Cohn, Rachel and Levithan, David. Dash and Lily's Book of Dares
Copy Provided by Bookworm Readers!!!
Dash finds a red moleskine notebook in The Strand bookstore in New York City. In it, there are clues to find in books, and instructions (since Dash meets all the criteria) to leave his e-mail address in a book at the desk. He ups the stakes and leaves a clue for Lily, who left the notebook, to follow. This starts an interesting give and take wherein the two leave the notebook at various NYC landmarks and learn more about each other through exchanging journal entries. Eventually, they have an anti-cute meet, but recover from that and decide that they can, in fact, hang out together. A very philosophical work about expectations, relationships, and how to find a kindred spirit in a confusing world.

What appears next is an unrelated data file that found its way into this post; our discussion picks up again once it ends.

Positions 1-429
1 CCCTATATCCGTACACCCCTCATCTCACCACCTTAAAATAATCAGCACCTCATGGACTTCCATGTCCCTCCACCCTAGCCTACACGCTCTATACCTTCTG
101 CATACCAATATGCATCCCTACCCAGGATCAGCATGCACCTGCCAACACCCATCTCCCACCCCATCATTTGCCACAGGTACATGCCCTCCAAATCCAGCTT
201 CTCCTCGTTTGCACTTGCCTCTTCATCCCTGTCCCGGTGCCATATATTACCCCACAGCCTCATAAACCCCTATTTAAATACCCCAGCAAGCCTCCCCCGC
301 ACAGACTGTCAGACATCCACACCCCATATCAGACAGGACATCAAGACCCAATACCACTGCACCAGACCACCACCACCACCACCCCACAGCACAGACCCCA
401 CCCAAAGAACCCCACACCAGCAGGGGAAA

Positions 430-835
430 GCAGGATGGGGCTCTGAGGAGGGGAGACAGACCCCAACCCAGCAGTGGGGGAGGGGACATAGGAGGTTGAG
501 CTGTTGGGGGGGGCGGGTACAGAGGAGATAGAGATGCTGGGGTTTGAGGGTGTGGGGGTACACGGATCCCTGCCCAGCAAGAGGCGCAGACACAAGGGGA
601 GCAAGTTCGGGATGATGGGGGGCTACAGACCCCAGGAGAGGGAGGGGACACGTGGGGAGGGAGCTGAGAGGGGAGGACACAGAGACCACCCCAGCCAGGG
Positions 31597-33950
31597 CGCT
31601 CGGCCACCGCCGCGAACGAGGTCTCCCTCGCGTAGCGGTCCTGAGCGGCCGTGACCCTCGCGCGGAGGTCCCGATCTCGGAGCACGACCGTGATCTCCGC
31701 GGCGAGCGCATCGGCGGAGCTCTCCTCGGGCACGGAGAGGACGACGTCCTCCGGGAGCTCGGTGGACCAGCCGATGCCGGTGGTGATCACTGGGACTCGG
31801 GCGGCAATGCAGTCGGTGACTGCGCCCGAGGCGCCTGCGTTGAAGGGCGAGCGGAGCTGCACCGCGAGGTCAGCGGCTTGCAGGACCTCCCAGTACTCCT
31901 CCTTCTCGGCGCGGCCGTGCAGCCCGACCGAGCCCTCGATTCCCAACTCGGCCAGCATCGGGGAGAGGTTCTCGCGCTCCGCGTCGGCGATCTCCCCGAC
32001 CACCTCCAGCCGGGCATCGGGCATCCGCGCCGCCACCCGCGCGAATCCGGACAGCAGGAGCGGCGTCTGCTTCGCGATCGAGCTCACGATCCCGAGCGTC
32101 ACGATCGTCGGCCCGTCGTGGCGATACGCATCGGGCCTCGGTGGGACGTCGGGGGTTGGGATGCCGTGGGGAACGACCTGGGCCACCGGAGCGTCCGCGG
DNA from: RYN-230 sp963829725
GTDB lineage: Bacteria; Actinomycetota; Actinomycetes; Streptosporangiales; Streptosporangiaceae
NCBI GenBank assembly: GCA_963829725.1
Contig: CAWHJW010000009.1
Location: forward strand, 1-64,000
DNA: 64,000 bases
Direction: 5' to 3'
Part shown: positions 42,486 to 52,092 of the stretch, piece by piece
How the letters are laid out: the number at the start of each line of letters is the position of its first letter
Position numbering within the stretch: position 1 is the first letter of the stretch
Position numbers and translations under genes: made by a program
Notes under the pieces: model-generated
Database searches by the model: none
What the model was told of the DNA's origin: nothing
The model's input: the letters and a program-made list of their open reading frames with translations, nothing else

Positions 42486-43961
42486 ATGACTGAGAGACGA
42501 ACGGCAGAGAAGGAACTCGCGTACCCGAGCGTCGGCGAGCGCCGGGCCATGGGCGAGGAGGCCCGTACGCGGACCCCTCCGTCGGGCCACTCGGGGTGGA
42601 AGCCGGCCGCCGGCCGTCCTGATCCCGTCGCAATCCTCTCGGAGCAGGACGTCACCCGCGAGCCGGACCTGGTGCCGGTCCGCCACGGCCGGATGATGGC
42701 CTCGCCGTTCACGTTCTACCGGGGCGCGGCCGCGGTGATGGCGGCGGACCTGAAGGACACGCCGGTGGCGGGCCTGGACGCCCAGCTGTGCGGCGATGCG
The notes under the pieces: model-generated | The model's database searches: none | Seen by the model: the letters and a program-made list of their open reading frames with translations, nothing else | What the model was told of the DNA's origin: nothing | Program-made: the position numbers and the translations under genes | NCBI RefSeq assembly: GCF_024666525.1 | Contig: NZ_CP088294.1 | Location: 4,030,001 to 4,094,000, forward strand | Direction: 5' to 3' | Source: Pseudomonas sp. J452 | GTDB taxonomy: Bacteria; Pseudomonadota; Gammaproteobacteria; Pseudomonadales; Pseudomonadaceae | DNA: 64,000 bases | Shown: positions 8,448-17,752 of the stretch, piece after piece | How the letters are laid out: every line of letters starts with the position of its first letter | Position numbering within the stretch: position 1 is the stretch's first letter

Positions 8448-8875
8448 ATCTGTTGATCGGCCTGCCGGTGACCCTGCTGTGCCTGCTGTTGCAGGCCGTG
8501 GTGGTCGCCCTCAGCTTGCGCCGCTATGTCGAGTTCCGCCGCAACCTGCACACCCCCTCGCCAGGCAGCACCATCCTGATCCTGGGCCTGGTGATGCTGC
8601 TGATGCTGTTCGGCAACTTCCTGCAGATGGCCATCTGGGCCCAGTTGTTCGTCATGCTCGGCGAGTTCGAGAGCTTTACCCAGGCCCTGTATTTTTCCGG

Strengths: Brilliantly written, wonderful characters, vibrant setting. Got the clever Lillian Hellman and Dashiell Hammett reference and adored the vicarious romance in (for an Ohio girl) an exotic setting. As a teen, I would have had a HUGE literary crush on Dash.
Weaknesses: Made me very, very, very angry, because the gratuitous f-bombs with which the book is littered make it unsuitable for middle schoolers. Or anyone, although I'll probably send this book on to the high school. See rant below.
Rant: I've said it before. There is NO excuse for using the f-bomb in ANY book. It doesn't make it realistic or cutting edge or current. It's just lazy. And vulgar. And unimaginative. Let's throw in sophomoric as well.
A young (Okay, Teacher Ninja-- she was old enough to know better!) actress recently got herself in trouble for inadvertently letting this word fly in the middle of her acceptance speech. This indicates to me that she is in the habit of using this word. This is not okay. My high school daughter recently received a text from a young gentleman full of foul words. If these words are appearing in young adult literature, it gives their use validity.
There are a few books in my collection which use this word for various reasons. This book threw it around much too casually, and it is my opinion that this casual use ruined an exceedingly fine story which I would otherwise have been pleased to share with my students.
ARGH!!! I'm just saying "no".